I was lucky enough to be asked to be ‘in conversation’ with Alison Lester at today’s Festival. I’d prepared lots of questions, more than I expected to need. And yesterday I combined giving driving practice with visits to all the libraries in our LGA to collect as many of her books as I could. And that’s quite a few!
I wanted to be able to get a picture of her ‘evolution’ as a creator. And an amazing evolution it has been. Alison began her career illustrating books of others, moved to illustrating her own words and in some of her most recent projects, she is writing and others are illustrating for her.
It was great fun and she was very generous with her responses.
After lunch, I attended a workshop on blogging, with a diverse group of people blogging (or intending to) blog for a range of reasons. The workshop was led by Angela Meyer who blogs here and elsewhere. She talked about the what, why and how of blogging and different ways of establishing and extending readership.
I was interested in learning about some of the different platforms, and it seems there is a blog platform for just about everyone, from the beginner to those wanting to do more. One interesting titbit was that a sure-way to increase traffic is to use lists and factoids! So watch out for those appearing here! Well, maybe.
Looking forward to tomorrow and more workshops and maybe a couple of extra sessions if I can fit them in without overloading my brain.
I’ll be here. Starting on Thursday night I’m (gulp) joining those reading their work for the People’s Choice event, then Saturday I’m ‘in conversation’ with Alison Lester. The rest of the weekend will be easier. I’ve picked out several sessions to attend and looking forward to it all. Details of events for children and for those with an interest in children’s literature here.
We’ve found a new park for picnicking in. It’s so close to the city that you can walk there, but it seems that no one much knows about it. Well, not today anyway. The car park was empty and we had our pick of tables. Just as well really, as we table-hopped out of and into the sunny spots.
There’s a very well groomed baseball field nearby. And there were quite a few bikes travelling through. The small pond/lake was abundant in all manner of reeds and the birds who hide within.
But it was perfect for a picnic. So perfect, that we’re thinking of hosting Christmas lunch there this year.
Works for Boules too.
A is for Autumn colours everywhere now, even in my garden. This is a Maple tree, I’m not sure exactly which one, but it has very small three-point leaves (bit like a bird’s footprint) and masses of helicopter seeds. It’s slowly turning as red as our moderate climate allows and looks lovely in the late afternoon sun. We bought this tree from a school fete, almost 20 years ago, when it was little more than a stick in a milk carton pot. First time in my life I’ve been able to plant a tree and really get to see it grow. Love it.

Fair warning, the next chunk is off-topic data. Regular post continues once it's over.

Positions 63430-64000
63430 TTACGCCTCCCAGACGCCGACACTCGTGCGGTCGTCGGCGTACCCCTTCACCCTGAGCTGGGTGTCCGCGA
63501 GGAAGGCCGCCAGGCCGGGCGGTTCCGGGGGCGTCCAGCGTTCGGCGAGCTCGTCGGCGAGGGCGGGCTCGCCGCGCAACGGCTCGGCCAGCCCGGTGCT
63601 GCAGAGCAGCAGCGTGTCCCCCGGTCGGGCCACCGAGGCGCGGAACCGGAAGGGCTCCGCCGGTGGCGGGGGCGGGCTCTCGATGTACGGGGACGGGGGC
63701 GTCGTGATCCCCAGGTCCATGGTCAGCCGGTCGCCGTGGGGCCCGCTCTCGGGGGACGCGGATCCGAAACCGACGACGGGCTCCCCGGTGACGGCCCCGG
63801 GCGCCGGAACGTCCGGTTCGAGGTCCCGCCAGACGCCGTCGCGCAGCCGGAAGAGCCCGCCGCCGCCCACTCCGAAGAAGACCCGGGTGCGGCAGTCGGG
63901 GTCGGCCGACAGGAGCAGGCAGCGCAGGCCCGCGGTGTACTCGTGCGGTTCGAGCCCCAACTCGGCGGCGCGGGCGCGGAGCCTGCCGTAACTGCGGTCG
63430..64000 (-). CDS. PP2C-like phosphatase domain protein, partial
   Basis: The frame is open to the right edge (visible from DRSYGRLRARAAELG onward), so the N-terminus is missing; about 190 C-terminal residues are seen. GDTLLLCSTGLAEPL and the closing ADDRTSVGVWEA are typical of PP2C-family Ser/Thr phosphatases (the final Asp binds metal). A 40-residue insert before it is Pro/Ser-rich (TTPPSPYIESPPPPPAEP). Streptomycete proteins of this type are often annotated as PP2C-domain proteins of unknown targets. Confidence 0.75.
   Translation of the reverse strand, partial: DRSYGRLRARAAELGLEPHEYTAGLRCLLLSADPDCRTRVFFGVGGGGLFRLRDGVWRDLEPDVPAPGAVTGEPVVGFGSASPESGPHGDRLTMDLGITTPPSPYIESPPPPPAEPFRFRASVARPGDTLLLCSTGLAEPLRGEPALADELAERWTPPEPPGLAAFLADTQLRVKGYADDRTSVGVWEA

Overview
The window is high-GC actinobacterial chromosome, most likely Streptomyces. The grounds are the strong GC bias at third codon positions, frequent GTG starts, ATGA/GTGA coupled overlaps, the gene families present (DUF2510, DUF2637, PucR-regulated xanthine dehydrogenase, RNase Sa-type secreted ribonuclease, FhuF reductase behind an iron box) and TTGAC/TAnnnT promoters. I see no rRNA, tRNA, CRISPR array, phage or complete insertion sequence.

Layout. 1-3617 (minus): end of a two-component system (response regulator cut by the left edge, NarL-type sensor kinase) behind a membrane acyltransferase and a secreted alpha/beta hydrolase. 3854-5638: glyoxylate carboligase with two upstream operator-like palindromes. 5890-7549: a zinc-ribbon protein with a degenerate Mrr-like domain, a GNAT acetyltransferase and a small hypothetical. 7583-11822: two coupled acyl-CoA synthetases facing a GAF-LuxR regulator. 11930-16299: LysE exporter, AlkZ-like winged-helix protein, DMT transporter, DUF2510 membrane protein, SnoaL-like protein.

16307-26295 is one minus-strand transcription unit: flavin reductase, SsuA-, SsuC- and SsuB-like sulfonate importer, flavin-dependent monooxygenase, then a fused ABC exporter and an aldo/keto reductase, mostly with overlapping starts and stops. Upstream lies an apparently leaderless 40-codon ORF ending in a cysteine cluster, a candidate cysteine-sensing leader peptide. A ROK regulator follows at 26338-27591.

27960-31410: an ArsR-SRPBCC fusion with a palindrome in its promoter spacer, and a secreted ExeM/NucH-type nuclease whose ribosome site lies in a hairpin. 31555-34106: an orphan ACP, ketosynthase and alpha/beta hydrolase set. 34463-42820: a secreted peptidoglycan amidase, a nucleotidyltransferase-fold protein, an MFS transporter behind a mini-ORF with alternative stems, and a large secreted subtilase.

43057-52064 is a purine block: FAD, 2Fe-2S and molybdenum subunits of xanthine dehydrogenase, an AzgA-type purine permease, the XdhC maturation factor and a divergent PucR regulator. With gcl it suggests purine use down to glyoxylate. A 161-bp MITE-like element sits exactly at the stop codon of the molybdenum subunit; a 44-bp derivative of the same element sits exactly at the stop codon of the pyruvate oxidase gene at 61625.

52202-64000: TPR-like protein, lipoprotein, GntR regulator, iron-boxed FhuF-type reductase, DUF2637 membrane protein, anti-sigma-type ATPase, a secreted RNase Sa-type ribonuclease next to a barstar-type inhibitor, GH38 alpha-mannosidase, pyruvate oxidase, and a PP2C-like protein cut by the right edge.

Botanic Gardens yesterday. Lovely lunch with old friend and new, grown children, and old trees.
Yay to our forefathers who planted this wonderful garden, and to everyone who keeps it going for us all.
C is for Celosia
It’s been a long week with husband buried in the challenges of live theatre, so I bought myself some flowers. This is a Celosia, surely one of nature’s more unusual things. It’s part brain, part coral, part gloriously odd. The bunch, cleared temporarily off my table last night for a game of Bananagram, cheers me up every time I walk past.
B is for Bananagram
Bananagram, by the way, is similar to Take Two. Got it? Think multiplayer Scrabble without the board, where players begin by making their own unboarded scrabble layout from a limited number of letters, then call for everyone to take more tiles. It’s great fun with large numbers, all ages and even with Scrabble-naysayers. You can play it just with scrabble tiles, but with Bananagram you have the option of calling ‘Peel’ when everyone must take another tile. Word arrangements can be changed to accommodate new letters and it gets fast and furious. Good fun.
I had to collect my son from Riddells Creek today . It’s colder in Riddells than it is in my part of Melbourne and the reds of the autumn trees are so much more intense.
A Nandina, in full red coat.
No red here, but if you click on the photo you’ll see the stone steps underneath…steps to the troll’s house?
The very broad and full program for the Willy Lit Fest is now available. Go here
I’ll be ‘in conversation’ with Alison Lester at 11 am on Saturday 30 April. What should we talk about? Happy to channel questions.
My friend, Jackie Kerin is MC for a People’s Choice event on Thurs 28 April. I think I’ll do some workshops this year too. There’s one on turning fact into fiction, which fits nicely with a couple of projects that are fermenting away in my brain.
I wish I knew, but here’s last night’s attempt.
many things grow. Long grass, weeds, tall, tall trees, short trees and a few flowers.
There’s an old swing frame that predates our occupancy and is about twice as tall as would be permitted these days. At present it has no swing, but the spiders are happy to use it as a frame for their webs.
And judging by the tears in this web, the spiders are doing okay
That’s what I’ve become…and I’m loving it!
This is a modern interpretation of a very traditional bag, the Papua New Guinean bilum. This one comes to me directly from near Mt Hagen, in the PNG Highlands.
This one hasn’t travelled as far but is made using vintage and recycled fabrics. A gorgeous thing.
And this is my new city bag…the one I take to the city when I’m headed for the State Library researching. It’s big enough for an A4 note pad, and smells leather leather leather. And it’s green! yay